Lever House is located at 390 Park Avenue between 53rd and 54th streets and is commonly regarded as the quintessential representative of "International Style" architecture. Designed by Gordon Bunshaft of Skidmore, Owings and Merrill and built in 1951 - 1952, Lever House was the first of many "curtain wall" buildings in New York City, where the exterior walls bear no building load and are hung on an interior supporting building structure. The building is distinguished by its blue-green glass facade and public courtyard.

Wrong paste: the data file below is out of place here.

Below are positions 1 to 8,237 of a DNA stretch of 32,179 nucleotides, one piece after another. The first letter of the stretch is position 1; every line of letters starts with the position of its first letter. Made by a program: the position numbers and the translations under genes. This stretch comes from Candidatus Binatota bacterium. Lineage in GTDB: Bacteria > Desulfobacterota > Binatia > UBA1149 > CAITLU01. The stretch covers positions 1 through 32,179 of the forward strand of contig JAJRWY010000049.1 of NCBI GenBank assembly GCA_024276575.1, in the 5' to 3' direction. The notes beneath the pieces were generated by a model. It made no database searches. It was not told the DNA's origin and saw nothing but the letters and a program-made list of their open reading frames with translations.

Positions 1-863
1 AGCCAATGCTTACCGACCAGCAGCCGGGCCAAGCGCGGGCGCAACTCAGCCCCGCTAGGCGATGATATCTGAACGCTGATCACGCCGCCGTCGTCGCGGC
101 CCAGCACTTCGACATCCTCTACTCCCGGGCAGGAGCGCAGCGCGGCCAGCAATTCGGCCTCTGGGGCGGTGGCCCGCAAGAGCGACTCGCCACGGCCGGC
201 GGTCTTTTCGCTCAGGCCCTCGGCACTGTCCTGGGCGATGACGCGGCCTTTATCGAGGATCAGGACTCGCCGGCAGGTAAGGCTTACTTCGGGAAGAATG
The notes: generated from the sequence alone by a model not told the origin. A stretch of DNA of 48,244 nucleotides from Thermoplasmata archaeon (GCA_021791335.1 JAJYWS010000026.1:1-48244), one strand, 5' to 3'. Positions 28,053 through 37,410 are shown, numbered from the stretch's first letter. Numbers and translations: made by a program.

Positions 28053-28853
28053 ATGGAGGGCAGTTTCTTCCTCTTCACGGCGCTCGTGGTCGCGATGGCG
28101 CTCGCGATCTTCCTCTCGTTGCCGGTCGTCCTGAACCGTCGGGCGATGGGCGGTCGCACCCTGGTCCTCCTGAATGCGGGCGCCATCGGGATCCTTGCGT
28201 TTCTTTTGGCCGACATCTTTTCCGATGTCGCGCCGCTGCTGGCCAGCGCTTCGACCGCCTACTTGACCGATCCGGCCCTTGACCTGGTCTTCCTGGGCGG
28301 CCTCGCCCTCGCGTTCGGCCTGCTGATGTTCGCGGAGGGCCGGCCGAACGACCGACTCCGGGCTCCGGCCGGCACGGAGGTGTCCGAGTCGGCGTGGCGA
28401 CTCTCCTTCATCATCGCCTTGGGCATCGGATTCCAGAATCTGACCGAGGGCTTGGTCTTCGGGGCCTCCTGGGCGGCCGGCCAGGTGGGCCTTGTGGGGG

Lever House was built to be the American headquarters of the British soap company Lever Brothers although parent company Unilever had moved all of their operations out of the building to Englewood Cliffs, NJ by December of 2004. The building was designated an official landmark in 1992 by the New York City Landmarks Preservation Commission. The building underwent an extensive restoration in the late 1990s to replace the deteriorated steel subframe and correct other design deficiencies so endemic to mid 20th century American architecture.
While my tastes favor the more sturdy and ornamental Art Deco and Beaux-Arts styles, I must admit that Lever House is about as attractive a building as can be built within the constraints of the International Style.